Get sufficient protein

If you're going to be performing high-intensity workouts, you need adequate fuel for your body. Whether your fitness goals are related to athletic performance or body composition, getting the right amount of protein is important because of the way protein supports muscle growth. 

As you may have heard, more muscle mass means your body burns more calories at rest. And while both cardio and strength training workouts can be valuable for metabolic conditioning, research indicates that the excess post-exercise oxygen consumption – sometimes called "EPOC" or the "afterburn effect" – is greater after resistance training than after a cardio workout.

Increased EPOC combined with a higher level of resting calorie burn means building or maintaining muscle mass should be part of almost everyone's workout program. By getting enough protein each day, you'll help contribute to your body's preservation of muscle mass, which in turn will get you closer to your goals.

Final thoughts on metabolic conditioning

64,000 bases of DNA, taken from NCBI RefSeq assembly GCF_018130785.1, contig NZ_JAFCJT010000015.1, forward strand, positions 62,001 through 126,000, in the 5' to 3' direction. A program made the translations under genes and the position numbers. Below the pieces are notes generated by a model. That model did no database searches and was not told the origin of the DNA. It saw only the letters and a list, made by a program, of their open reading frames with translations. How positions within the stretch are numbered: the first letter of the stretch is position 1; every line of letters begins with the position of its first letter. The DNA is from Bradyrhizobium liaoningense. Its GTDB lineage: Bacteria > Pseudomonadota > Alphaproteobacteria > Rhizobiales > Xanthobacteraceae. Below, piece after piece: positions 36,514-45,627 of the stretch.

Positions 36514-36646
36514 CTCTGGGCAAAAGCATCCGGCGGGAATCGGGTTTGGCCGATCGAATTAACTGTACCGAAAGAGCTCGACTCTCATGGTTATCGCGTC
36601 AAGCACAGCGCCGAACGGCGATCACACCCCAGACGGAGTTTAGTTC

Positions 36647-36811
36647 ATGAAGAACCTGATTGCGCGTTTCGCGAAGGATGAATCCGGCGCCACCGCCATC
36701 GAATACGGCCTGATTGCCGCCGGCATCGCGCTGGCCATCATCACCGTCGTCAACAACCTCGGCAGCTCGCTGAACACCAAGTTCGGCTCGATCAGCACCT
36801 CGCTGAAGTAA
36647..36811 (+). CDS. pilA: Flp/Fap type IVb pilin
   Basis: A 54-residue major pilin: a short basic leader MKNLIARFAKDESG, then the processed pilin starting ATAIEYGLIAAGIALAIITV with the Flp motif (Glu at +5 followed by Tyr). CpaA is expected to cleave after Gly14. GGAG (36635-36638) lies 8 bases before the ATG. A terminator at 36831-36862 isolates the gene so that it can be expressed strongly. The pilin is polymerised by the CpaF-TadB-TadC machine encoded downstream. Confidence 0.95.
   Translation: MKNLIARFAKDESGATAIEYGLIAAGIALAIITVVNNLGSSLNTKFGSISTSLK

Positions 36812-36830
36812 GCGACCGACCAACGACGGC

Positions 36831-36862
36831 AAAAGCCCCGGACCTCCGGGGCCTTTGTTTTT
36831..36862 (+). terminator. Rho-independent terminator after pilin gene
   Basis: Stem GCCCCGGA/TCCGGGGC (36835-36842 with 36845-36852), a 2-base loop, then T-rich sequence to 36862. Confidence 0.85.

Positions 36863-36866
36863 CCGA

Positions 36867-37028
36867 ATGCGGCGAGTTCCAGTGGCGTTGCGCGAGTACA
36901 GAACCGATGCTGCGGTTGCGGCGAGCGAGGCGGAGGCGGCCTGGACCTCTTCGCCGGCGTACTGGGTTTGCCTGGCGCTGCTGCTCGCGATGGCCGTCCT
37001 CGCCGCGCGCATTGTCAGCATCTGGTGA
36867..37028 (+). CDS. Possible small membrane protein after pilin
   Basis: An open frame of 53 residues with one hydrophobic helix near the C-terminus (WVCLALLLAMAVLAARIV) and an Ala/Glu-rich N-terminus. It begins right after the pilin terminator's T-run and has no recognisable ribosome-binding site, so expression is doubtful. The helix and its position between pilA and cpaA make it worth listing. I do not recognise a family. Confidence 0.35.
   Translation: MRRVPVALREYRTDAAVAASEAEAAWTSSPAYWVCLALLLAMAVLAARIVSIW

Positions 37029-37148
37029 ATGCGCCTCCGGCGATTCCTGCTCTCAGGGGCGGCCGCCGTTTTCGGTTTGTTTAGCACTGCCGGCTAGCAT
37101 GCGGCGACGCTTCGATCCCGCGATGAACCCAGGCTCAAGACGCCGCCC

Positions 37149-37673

Remember to consult with a fitness or medical professional before making any major changes to your regular workout program. A medical expert or personal trainer will be able to provide specific guidance on the broad field of Metcon workouts to ensure that you plan one that is best for your requirements.

By incorporating metabolic conditioning into your normal exercise plan, you can help make your body's generation and use of energy more efficient. And whether you are hitting the gym or exercising regularly to help improve your competition in a sporting event or simply to change your body, making your energy systems work more efficiently will help you get more out of each session. 

As long as you are safely working in this type of exercise, providing your body with adequate nutrition, and giving yourself enough time to rest and recover between workouts, metabolic conditioning can be a valuable tool to help on your fitness journey.